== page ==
But all was not going well in her life. In late 1999, she had begun to lose strength in one of her legs—a creeping paralysis medical science seemed unable to diagnose. She visited various physicians, and each seemed to have a different theory about what was going on in her body.

But the still-vivacious Frances knew that her condition was neither psychological nor the result of some mysterious injury that would soon heal. Her students had trouble reading—dyslexic. Now she was “dysambulatory”—nearly unable to walk.

But through all the tests, months of uncertainty and nights of perplexity, Frances continued to carry the torch for her special ed students, rarely missing a class.

When she had to use a motorized cart to get around at school, she kept right on teaching, never giving up on herself as she trained her detective eye on the individual needs of her 23 students.

And when at last the diagnosis became known—atypical polymyositis, a condition similar to Lou Gehrig’s Disease—Frances kept right on teaching.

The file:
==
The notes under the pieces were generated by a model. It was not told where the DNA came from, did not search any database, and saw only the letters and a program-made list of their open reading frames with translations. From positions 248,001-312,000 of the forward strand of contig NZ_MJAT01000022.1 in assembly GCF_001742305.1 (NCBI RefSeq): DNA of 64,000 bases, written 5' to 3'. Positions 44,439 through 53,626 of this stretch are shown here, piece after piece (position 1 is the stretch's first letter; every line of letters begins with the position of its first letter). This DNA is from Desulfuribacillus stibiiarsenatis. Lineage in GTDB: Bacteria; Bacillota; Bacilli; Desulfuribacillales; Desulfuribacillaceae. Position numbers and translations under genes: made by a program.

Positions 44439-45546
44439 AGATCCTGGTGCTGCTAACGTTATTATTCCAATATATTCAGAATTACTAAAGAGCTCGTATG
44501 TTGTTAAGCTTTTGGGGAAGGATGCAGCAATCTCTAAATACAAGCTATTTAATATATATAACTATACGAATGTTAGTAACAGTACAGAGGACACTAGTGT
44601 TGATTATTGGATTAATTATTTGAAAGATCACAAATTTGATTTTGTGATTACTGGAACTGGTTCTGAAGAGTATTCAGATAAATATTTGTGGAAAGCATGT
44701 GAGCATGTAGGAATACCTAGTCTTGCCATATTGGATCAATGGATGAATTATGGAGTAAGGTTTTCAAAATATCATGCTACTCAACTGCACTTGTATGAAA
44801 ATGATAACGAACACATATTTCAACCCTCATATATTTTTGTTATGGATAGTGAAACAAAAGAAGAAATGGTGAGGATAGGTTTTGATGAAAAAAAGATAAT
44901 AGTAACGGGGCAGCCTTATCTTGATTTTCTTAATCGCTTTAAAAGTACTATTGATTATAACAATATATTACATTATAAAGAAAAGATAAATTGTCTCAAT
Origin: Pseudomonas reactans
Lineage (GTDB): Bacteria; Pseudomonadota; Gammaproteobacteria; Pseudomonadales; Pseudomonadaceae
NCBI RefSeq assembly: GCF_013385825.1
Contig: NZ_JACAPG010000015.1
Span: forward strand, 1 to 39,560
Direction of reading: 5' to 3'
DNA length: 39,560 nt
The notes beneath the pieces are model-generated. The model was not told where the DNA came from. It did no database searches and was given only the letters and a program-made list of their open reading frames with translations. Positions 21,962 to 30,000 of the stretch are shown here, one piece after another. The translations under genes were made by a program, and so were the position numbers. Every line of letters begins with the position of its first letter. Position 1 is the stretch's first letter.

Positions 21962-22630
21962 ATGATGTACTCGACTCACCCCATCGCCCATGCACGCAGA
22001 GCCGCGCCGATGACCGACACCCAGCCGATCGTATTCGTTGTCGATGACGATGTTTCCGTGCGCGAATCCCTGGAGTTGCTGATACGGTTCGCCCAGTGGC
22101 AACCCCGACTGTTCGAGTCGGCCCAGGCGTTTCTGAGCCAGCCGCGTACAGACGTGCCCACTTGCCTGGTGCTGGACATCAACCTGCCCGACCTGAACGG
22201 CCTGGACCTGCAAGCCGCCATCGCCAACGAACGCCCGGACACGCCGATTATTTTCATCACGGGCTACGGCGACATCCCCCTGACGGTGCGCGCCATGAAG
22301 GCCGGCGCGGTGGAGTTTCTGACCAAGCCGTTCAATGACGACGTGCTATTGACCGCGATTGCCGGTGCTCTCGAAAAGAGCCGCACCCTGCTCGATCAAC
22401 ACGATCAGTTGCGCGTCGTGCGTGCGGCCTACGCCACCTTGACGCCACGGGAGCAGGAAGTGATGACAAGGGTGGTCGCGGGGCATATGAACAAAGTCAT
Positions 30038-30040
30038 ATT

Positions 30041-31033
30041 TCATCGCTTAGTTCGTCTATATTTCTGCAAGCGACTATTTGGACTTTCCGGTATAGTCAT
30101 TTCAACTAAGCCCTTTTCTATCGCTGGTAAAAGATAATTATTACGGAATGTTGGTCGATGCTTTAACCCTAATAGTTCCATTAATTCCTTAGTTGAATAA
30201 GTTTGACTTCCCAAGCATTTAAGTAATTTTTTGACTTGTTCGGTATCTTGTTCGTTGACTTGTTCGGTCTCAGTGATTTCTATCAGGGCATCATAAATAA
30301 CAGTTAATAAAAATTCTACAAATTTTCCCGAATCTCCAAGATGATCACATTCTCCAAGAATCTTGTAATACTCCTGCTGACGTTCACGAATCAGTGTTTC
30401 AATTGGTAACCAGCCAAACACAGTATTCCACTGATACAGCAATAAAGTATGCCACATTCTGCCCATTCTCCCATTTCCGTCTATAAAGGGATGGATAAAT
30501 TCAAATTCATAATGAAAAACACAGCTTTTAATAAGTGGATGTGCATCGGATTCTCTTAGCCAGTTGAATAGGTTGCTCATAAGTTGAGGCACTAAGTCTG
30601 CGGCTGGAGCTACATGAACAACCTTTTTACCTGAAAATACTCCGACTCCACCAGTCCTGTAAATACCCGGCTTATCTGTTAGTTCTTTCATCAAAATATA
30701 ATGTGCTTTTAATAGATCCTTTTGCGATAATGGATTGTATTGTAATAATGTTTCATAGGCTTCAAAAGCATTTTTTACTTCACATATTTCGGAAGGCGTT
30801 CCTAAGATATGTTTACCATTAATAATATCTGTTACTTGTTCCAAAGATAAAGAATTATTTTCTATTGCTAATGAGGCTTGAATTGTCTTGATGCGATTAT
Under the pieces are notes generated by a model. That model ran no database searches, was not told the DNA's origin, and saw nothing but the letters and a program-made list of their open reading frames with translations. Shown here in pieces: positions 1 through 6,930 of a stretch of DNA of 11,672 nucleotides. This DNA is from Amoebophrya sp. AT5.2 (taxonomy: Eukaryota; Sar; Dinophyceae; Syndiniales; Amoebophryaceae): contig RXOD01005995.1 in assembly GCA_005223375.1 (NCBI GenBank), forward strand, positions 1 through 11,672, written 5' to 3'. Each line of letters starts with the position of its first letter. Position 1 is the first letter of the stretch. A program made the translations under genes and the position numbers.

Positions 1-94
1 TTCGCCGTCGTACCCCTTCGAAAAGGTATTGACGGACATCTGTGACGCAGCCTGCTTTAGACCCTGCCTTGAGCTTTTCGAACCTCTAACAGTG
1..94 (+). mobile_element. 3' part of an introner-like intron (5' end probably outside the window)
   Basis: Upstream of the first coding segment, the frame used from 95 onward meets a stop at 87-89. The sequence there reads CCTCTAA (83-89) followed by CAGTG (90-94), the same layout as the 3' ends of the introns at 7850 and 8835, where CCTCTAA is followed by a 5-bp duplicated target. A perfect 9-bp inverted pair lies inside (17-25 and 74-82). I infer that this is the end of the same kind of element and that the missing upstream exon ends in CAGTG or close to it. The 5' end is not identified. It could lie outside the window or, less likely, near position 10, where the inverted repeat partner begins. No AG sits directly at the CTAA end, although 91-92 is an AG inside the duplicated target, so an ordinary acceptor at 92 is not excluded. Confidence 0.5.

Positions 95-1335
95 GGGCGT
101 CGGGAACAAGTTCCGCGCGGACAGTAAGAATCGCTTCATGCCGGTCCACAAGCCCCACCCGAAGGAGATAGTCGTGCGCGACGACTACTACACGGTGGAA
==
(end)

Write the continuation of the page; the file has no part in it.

Even as earlier this year her lungs began to falter as the muscles of her diaphragm lost their strength, with an apologetic smile and shorter and shorter breaths, she continued teaching.

When she began to drift into a coma on April 22 and consciousness slowly ebbed, family members and caregivers gathered around her bed to pray and sing and bid their last, loving farewells.

As her eyes closed and she drifted from consciousness, they heard her paper-thin voice speaking once again to her students, as her imagination carried her back, once again, to her special education classroom.

They saw her arm raised once again in the air, tracing the letters with her imaginary students, urging them to keep trying, that they could learn, that they could succeed, that they could overcome.

These were among her very last words. Frances Dixon had finished her course.

But her school and the many hundreds of alumni she touched during her life have by no means given up the faith. Frances, that indomitable sleuth who taught scores of dyslexic students to believe in their ability to succeed, was a pioneer of something in Northwestern Adventist schools that will not be going away anytime soon.*

Through her tact, kindness and stubborn perseverance, she has found excellence in students who others believed could never learn. And in doing so, she has brought even greater excellence to Adventist education in the Northwest.

*A Frances Dixon Special Education Trust Fund has been established in care of the Oregon Conference of Seventh-day Adventists.

Edwin A. Schwisow writes from Sandy, Oregon, where he serves as a public relations consultant and author.

July 01, 2003 / Feature